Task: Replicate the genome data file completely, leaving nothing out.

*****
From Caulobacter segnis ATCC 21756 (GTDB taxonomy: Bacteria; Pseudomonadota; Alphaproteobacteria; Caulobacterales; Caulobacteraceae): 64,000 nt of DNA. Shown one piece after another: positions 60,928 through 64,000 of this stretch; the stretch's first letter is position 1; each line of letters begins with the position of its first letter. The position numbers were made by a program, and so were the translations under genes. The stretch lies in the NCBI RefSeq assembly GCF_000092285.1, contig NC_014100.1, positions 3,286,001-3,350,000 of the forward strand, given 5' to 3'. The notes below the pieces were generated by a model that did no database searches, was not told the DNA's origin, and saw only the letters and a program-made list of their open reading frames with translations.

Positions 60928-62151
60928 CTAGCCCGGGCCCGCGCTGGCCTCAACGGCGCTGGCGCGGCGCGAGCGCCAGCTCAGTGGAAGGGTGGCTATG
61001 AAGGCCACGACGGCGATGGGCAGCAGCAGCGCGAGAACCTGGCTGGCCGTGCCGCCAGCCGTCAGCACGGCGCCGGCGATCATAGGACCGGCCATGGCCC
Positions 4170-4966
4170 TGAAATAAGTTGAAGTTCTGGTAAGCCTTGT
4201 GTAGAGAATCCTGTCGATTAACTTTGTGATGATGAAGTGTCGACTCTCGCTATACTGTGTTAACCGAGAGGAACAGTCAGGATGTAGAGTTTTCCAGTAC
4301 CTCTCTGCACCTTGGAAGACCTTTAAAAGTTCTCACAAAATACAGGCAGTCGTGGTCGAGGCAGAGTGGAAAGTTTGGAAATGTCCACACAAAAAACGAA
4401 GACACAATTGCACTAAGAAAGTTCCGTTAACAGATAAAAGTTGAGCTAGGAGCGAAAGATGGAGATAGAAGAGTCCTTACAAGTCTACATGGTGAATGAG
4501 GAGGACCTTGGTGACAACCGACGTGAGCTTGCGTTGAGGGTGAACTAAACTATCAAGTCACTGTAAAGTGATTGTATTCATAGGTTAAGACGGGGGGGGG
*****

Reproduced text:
From Caulobacter segnis ATCC 21756 (GTDB taxonomy: Bacteria; Pseudomonadota; Alphaproteobacteria; Caulobacterales; Caulobacteraceae): 64,000 nt of DNA. Shown one piece after another: positions 60,928 through 64,000 of this stretch; the stretch's first letter is position 1; each line of letters begins with the position of its first letter. The position numbers were made by a program, and so were the translations under genes. The stretch lies in the NCBI RefSeq assembly GCF_000092285.1, contig NC_014100.1, positions 3,286,001-3,350,000 of the forward strand, given 5' to 3'. The notes below the pieces were generated by a model that did no database searches, was not told the DNA's origin, and saw only the letters and a program-made list of their open reading frames with translations.

Positions 60928-62151
60928 CTAGCCCGGGCCCGCGCTGGCCTCAACGGCGCTGGCGCGGCGCGAGCGCCAGCTCAGTGGAAGGGTGGCTATG
61001 AAGGCCACGACGGCGATGGGCAGCAGCAGCGCGAGAACCTGGCTGGCCGTGCCGCCAGCCGTCAGCACGGCGCCGGCGATCATAGGACCGGCCATGGCCC
Positions 4170-4966
4170 TGAAATAAGTTGAAGTTCTGGTAAGCCTTGT
4201 GTAGAGAATCCTGTCGATTAACTTTGTGATGATGAAGTGTCGACTCTCGCTATACTGTGTTAACCGAGAGGAACAGTCAGGATGTAGAGTTTTCCAGTAC
4301 CTCTCTGCACCTTGGAAGACCTTTAAAAGTTCTCACAAAATACAGGCAGTCGTGGTCGAGGCAGAGTGGAAAGTTTGGAAATGTCCACACAAAAAACGAA
4401 GACACAATTGCACTAAGAAAGTTCCGTTAACAGATAAAAGTTGAGCTAGGAGCGAAAGATGGAGATAGAAGAGTCCTTACAAGTCTACATGGTGAATGAG
4501 GAGGACCTTGGTGACAACCGACGTGAGCTTGCGTTGAGGGTGAACTAAACTATCAAGTCACTGTAAAGTGATTGTATTCATAGGTTAAGACGGGGGGGGG